Thanks!

21 Mar 2003 | fajalar said...

(I'm in a class for 3 days looking at much of the HCI literature that has been published in the last year, so my brain actually gets to work!)

From my post toward the top. It's a class at my company. We are reviewing about 100 papers that have been published in the last year, and while I was writing the last post, I turned the page in my class binder and lo and behold... 37Signals.

It was a favorable review by the person giving the class.

21 Mar 2003 | Ed said...

Alisha--
My metrics data shows that the average number of terms entered for a search is 1.41. In other words, most folks enter a single keyword and expect accurate results (from a corpus of 500,000 files) on the first page.

It's that first page that counts (actually, the first 10-12 results), and that's where Google really shines.

Fajalar--
When more than 1,000 results are displayed, we display a message that they should consider including more, specific terms in the search.

Users seem to have a fundamental problem with the behavior of search. Furthermore, most of my experiences with search engine vendors has not been good. You often need to do an awful lot of modifications to the out-of-the-box systems to get a decent user experience (such as the best practices described on this site). The vendors really don't get it.

21 Mar 2003 | fajalar said...

Users seem to have a fundamental problem with the behavior of search. Furthermore, most of my experiences with search engine vendors has not been good. You often need to do an awful lot of modifications to the out-of-the-box systems to get a decent user experience (such as the best practices described on this site). The vendors really don't get it.

We have been looking at a lot of studies on searching. One of the reasons that these out-of-the-box options are not able to be used out-of-the-box, is because the specific sites have specific domain and product/service information. Some of that needs to be set by the user when the context of the search parameters (the site) is set. In other words, I wouldn't look for a CD on REI.com (even though they may sell CDs).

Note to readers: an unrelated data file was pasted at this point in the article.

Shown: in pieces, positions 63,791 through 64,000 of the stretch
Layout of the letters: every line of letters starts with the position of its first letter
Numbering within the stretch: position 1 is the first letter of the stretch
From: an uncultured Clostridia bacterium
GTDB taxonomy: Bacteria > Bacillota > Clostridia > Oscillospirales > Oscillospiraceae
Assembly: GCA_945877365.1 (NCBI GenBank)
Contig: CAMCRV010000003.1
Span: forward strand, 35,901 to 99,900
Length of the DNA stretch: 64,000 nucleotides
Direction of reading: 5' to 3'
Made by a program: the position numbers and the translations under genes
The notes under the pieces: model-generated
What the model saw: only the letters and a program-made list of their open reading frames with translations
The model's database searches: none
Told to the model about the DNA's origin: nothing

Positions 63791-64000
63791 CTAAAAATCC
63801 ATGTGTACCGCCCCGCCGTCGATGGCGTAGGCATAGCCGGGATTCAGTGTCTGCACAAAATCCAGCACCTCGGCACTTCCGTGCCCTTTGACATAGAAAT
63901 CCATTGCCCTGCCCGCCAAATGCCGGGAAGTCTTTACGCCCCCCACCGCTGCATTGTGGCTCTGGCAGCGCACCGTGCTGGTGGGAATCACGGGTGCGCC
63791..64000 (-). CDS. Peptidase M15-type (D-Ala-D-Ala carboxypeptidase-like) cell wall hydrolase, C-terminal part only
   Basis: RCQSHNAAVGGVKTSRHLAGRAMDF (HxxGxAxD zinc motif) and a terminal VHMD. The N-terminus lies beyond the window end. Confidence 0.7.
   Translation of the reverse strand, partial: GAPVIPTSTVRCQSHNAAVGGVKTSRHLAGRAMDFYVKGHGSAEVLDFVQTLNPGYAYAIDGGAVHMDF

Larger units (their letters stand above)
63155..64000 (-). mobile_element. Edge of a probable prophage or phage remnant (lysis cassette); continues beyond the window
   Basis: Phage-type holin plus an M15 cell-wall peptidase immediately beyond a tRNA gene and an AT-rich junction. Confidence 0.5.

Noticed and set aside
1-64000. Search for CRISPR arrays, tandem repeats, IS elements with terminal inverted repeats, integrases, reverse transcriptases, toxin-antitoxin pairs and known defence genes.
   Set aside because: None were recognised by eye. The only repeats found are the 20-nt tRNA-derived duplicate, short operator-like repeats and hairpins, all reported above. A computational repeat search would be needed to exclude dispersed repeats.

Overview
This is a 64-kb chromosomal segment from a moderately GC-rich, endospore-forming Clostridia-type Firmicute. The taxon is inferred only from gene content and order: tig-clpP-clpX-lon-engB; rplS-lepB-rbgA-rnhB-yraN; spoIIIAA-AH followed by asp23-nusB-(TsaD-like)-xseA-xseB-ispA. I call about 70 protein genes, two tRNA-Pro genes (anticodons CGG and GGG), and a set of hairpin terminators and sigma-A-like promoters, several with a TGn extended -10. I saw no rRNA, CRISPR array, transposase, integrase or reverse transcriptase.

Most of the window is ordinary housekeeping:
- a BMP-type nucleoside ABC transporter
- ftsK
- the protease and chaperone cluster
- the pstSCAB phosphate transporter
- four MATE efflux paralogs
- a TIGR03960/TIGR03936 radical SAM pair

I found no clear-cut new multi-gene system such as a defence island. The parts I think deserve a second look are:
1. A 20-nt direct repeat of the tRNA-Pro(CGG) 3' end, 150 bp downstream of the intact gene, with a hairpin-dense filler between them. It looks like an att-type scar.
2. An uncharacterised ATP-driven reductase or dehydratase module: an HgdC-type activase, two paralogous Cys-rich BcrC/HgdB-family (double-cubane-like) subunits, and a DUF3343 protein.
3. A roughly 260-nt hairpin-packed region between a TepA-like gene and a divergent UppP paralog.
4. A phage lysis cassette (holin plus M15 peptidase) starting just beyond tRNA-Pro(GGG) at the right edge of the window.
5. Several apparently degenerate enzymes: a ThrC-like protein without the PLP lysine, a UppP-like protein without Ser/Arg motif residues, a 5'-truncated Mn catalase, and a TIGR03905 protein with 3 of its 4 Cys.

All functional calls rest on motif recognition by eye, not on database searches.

So those search engines are set up for a general lexicon, but need to be tailored to the specific lexicon of the site. Which most sites do not seem to bother to do.

21 Mar 2003 | dmr said...

FYI, Google toolbar is for Windows only. =[

While I appreciate the efforts to narrow results, couldn't this kind of thing get out of hand with prefixes/suffixes for multiple words? Offering too many alternatives surely isn't a good idea either.

21 Mar 2003 | gianni said...

havent read the other comments but did you guys know you can make applications from google. You can extend google's engine to do exactly what you are mentioning above...

http://www.google.com/apis/

22 Mar 2003 | Eric Scheid said...

Suggesting alternative words for the thing I'm looking for has limited value for me -- unless I get extremely few results I usually review the likely looking results, and from that small excursion I typically pick up a few extra search terms, which I then go back and reiterate.

My top tip is: if you're searching for academic or similar in depth commentary on a subject, include the word "bibliography" in your search. "African coffee trading bibliography" will find a much smaller set of results, but you're pretty well assured there'll be meat on those bones.

Of course, I'm not directly interested in reading bibliographies ... I'm interested in reading documents that are substantive enough to have bibliographies attached.

For what it's worth though: bibliographies do contain a very juicy list of extra keywords to try, so it's not a wasted read.

22 Mar 2003 | monk said...

For the guy that said that the Google Toolbar was Windows only, I know for a fact there is a Mozilla extension that ports the toolbar over to Mozilla, which means it should also be available for Linux and Mac OSX.

Googlebar

23 Mar 2003 | Joshua Kaufman said...

If this could be done without increasing the response time and was turned off by default it would be an okay feature. I suspect a lot of users won't see the immediate value of alternate searches and instead just want to see their results start at the top.